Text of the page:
Dejan Kovacevic raises the issue of whether the Pirates should negotiate an extension with Jason Bay.
I'm torn here. The Oakland Athletics have repeatedly offered their top young players extensions as a way of keeping their salaries during their arbitration years to a minimum. That approach has worked very well for them.
But the A's have always offered these contracts in the context of a plan. The cheap contracts recently given to Rich Harden and Bobby Crosby indicate that the A's hope to be contenders in 2007 and 2008, when those contracts will really start to pay off for the A's. The base of young talent the A's have indicates that this is a reasonable goal.
Without an extension, Jason Bay's salary next year would again be very close to the league minimum. With an extension, it would be much higher. As Bay enters the arbitration process in 2007, his salary could be around $5 million the first year and more in 2008 and 2009, assuming he continues to hit well.
Let's guess what this might mean, assuming Bay doesn't get hurt, fizzle, or go completely Albert Pujols on the league. A hypothetical extension of, say, 4 years, $20 million would be a loss for the Pirates in 2006 compared to his current projected salary. The Pirates would probably break even in 2007, and then save money compared to the arbitration process in 2008 and 2009, when Bay will be 30.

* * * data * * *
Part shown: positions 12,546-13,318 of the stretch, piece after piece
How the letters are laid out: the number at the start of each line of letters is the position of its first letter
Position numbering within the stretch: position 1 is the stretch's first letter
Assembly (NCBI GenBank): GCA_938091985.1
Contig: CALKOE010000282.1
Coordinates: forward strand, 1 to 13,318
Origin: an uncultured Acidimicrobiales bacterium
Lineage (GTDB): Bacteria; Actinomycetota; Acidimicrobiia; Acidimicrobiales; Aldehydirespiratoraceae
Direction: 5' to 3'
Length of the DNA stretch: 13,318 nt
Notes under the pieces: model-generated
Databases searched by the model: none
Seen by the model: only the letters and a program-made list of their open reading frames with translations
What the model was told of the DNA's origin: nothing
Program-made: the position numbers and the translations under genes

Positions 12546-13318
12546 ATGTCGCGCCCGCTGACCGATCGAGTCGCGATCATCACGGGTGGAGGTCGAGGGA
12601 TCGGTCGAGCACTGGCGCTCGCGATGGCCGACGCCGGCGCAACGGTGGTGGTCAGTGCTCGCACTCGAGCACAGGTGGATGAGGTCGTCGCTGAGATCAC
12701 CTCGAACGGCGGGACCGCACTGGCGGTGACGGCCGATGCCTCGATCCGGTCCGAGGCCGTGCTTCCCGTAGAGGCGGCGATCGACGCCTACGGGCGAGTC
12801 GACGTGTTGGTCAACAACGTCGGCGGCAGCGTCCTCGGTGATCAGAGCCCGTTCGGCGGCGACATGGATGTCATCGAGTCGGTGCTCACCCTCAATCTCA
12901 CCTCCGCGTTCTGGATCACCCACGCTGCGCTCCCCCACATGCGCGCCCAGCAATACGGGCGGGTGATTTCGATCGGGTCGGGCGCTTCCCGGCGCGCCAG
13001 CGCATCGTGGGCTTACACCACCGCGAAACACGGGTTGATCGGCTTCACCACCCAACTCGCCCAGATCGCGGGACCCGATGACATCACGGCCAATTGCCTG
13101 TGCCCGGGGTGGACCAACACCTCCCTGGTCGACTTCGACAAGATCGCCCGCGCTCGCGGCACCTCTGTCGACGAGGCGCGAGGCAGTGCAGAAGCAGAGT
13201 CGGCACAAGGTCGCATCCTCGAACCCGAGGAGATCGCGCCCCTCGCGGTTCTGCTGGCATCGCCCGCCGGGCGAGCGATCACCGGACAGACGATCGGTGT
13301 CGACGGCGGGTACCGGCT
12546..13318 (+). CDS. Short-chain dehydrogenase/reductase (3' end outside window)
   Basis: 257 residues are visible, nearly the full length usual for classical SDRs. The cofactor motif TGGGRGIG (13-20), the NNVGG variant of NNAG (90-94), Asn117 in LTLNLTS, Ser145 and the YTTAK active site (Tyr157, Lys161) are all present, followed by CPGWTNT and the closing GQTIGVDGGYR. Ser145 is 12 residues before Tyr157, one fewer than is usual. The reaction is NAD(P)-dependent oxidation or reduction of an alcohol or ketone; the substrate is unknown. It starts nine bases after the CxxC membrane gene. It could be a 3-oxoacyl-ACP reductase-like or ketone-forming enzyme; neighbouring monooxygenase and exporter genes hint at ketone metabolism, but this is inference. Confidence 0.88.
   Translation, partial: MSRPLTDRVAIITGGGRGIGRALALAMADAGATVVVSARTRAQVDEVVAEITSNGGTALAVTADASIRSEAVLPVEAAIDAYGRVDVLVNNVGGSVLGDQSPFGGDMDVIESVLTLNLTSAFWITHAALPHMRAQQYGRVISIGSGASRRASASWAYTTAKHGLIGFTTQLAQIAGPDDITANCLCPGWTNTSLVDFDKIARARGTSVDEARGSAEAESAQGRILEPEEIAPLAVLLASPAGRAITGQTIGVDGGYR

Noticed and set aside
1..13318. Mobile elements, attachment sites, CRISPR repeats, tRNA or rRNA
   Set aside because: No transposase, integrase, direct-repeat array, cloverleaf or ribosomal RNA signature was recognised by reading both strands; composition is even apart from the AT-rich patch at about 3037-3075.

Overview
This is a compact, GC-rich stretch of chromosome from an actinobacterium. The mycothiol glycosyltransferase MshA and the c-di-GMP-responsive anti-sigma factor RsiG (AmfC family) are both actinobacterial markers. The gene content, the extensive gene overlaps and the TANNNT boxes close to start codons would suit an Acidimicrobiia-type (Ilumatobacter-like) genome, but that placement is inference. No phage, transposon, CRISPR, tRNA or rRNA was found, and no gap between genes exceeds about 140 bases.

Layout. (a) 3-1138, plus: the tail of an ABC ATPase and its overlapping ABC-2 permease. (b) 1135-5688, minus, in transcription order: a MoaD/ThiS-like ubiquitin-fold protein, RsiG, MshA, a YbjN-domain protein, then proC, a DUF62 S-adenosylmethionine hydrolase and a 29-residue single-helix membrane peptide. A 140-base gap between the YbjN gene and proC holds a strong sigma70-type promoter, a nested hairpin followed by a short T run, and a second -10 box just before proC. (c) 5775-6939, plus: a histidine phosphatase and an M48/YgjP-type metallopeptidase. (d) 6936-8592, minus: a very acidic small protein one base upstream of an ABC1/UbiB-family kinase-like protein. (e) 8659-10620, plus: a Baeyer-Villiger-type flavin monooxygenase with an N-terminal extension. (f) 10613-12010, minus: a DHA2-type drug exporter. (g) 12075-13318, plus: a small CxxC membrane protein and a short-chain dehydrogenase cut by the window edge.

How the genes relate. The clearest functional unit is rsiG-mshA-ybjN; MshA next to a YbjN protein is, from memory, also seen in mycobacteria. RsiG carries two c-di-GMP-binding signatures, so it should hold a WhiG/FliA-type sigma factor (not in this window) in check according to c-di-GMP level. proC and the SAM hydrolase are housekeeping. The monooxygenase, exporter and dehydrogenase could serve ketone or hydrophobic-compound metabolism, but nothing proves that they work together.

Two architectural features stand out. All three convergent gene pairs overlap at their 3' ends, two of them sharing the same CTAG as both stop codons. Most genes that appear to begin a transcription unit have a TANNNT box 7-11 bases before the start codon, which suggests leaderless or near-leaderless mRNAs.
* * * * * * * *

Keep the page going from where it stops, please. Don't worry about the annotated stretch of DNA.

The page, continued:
So would such a contract be a good idea? It's impossible to say without knowing what the Pirates plan to do. The last wave of prospects from the Cam Bonifay era might arrive in Pittsburgh in 2006 or so, perhaps along with Littlefield draftees like Paul Maholm, Tom Gorzelanny and Brad Eldred. After that, there will be very little help on the way from the farm system. In addition, the salaries of Kip Wells, Craig Wilson and Oliver Perez will probably escalate so much that the Pirates won't be willing to keep them all, if all three even last past the trading deadline this year.
My guess is that the Pirates will have their best (though still not particularly good) shot at contending in 2006 and 2007, which might mean they should wait to give Bay an extension, since they could use the savings from his 2006 salary to pay Wells, Wilson or a free agent.
All this assumes, however, that the goal of the current management is to contend. Kevin McClatchy and company have not shown any strong commitment to contending in the past several years, so this may not be a wise assumption. In the end, their decision about whether or not to give Bay an extension may be based on completely different considerations - they might give him one because the whole Jack-Wilson-as-the-marketing-face-of-the-franchise thing isn't going to work out if Jack doesn't hit, for example. Or, they might refuse to give Bay an extension simply because they're cheap.
I do know this, however - if there's any current Pirate who deserves and warrants a real contract, it's Bay... even if Bobby Abreu did beat him 24-0.